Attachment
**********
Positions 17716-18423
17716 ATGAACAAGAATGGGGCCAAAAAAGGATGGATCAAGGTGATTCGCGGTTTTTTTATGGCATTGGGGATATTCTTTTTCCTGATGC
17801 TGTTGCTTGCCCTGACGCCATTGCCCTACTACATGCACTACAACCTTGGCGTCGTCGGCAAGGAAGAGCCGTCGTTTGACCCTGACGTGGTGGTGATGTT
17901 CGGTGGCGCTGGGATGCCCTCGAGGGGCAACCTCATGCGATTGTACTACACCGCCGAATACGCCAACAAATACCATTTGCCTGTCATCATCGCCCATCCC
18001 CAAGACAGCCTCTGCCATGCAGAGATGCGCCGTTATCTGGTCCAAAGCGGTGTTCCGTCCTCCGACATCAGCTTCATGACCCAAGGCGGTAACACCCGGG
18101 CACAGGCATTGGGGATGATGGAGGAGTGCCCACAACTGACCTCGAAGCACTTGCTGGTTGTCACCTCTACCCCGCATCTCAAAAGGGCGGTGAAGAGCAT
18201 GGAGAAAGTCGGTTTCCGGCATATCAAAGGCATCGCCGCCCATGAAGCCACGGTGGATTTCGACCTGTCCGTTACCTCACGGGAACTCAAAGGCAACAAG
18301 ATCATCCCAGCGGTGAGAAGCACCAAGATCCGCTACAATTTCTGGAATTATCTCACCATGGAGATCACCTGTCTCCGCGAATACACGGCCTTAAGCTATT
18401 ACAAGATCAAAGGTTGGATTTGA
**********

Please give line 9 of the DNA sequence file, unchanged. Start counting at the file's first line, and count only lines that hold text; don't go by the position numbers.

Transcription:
18401 ACAAGATCAAAGGTTGGATTTGA